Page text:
‘Tis the season… for astronomy and engineering! After all, the Winter Solstice occurs on December 21 and there’s more to celebrate than the start of longer days.
The Winter Solstice occurs every December and marks the shortest day of the year in the northern hemisphere. But, why does the length of the day change throughout the year? Thankfully, astronomy explains it all.
The Earth is tilted on its axis – 23.5 degrees to be exact. In the Northern Hemisphere, the Earth is tilted away from the sun during winter and toward the sun during summer. The Winter Solstice is just one of four major “way stations” on the Earth’s journey around the sun. The Summer Solstice marks the longest day of the year in the Northern Hemisphere and the Vernal and Autumnal Equinoxes mark the days when night and day are exactly the same length.
Most of us don’t celebrate the Winter Solstice and we don’t usually celebrate the holidays with math. However, engineering was a major part of Winter Solstice traditions in ancient times.
Thousands of years ago, monuments all over the world were designed and built to align with the sun on the day of the Winter Solstice. Some of these include Stonehenge in England, Newgrange in Ireland, and Chichen Itza in Mexico. Check out this video to learn how this works at Egypt’s Karnak Temple.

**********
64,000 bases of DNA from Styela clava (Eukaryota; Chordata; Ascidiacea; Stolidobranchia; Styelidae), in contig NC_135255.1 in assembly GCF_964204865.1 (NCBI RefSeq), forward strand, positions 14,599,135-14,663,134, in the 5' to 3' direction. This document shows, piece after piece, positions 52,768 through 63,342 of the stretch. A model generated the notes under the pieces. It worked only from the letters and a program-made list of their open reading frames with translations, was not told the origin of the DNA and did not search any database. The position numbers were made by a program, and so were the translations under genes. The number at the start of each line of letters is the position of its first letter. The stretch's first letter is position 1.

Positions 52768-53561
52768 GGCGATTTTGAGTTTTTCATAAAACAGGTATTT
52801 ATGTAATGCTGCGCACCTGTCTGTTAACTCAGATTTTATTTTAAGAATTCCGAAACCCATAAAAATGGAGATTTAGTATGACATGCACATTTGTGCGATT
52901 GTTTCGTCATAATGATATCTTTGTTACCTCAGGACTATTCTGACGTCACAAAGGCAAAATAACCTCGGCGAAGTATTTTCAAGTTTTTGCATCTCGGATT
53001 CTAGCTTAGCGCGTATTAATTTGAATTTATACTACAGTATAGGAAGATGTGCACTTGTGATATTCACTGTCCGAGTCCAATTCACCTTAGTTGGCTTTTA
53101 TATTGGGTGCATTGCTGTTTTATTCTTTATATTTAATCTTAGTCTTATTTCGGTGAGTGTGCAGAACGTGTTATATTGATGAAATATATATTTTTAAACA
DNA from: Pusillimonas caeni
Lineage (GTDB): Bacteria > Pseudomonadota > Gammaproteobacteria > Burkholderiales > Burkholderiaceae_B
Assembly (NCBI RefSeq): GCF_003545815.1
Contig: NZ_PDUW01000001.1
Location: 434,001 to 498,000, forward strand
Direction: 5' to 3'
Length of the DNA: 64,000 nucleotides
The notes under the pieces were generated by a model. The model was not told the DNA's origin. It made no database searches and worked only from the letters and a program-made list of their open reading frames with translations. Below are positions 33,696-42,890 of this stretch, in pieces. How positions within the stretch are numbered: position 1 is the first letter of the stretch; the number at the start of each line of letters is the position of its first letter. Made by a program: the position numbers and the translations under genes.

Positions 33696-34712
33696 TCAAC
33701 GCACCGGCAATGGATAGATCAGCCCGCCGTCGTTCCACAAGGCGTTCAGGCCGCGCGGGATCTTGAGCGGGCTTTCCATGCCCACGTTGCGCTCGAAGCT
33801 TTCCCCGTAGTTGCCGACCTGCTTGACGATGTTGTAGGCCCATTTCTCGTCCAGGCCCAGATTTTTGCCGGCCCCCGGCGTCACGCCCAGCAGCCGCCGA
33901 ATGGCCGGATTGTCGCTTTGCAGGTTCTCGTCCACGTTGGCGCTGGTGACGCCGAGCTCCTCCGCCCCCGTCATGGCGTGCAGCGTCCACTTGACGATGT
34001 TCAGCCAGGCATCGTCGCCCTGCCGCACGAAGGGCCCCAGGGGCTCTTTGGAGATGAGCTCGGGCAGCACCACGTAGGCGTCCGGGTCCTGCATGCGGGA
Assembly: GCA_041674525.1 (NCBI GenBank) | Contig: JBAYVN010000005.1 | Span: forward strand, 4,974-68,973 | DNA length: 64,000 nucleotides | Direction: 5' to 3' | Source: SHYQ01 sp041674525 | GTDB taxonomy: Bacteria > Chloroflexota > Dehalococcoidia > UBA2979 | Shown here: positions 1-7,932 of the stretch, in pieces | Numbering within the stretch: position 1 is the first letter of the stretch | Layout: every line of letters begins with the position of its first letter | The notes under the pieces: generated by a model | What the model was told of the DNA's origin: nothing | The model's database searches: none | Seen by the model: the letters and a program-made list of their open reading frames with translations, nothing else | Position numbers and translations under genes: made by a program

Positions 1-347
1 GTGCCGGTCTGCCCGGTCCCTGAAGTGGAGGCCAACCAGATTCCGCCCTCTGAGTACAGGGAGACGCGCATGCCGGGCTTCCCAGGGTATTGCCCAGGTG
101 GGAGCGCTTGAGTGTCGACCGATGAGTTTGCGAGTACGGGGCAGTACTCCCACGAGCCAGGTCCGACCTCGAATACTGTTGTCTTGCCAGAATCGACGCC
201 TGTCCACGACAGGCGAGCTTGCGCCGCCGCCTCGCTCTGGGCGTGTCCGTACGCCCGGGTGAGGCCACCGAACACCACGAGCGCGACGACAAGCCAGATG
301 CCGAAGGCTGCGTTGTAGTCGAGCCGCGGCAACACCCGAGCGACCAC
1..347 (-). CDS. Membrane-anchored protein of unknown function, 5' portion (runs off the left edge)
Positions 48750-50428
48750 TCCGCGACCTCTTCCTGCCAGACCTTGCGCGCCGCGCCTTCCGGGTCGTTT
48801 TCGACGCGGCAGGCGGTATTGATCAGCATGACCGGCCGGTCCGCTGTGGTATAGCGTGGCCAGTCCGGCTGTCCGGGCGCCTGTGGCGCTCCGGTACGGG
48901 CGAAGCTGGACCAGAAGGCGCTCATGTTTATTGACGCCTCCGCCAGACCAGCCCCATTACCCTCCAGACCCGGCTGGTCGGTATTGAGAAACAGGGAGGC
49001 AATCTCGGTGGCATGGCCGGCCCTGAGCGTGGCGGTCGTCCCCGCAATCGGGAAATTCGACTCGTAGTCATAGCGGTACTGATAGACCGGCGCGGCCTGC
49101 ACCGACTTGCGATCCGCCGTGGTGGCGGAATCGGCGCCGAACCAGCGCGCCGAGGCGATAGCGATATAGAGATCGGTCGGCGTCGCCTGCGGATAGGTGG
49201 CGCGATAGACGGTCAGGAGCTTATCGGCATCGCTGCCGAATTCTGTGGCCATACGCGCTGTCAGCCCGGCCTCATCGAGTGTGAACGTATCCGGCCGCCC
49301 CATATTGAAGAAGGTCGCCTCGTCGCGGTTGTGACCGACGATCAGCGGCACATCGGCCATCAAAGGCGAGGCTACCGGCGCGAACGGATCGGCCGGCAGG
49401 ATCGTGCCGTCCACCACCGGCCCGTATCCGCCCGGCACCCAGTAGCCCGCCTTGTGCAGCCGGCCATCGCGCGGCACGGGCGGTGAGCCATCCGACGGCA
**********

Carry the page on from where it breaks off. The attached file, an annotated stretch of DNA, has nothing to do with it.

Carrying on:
So how exactly did ancient societies construct these monuments? There are many theories, but experts agree that the monuments are impressive engineering feats. For example, one of the most famous sites, Stonehenge, includes 40-ton stones transported from more than 155 miles away. The builders may have used sleds and rollers or even large woven baskets to move the stones. Even the holes that hold the stones in place were dug at specific angles to ensure the stones did not fall. Stonehenge has been dated to 3000 BC to 2000 BC – even before the invention of the wheel – making its construction even more remarkable.
Be sure to celebrate this Solstice with science! Check out our “Cool Experiments” Pinterest board for some fun winter-themed activities.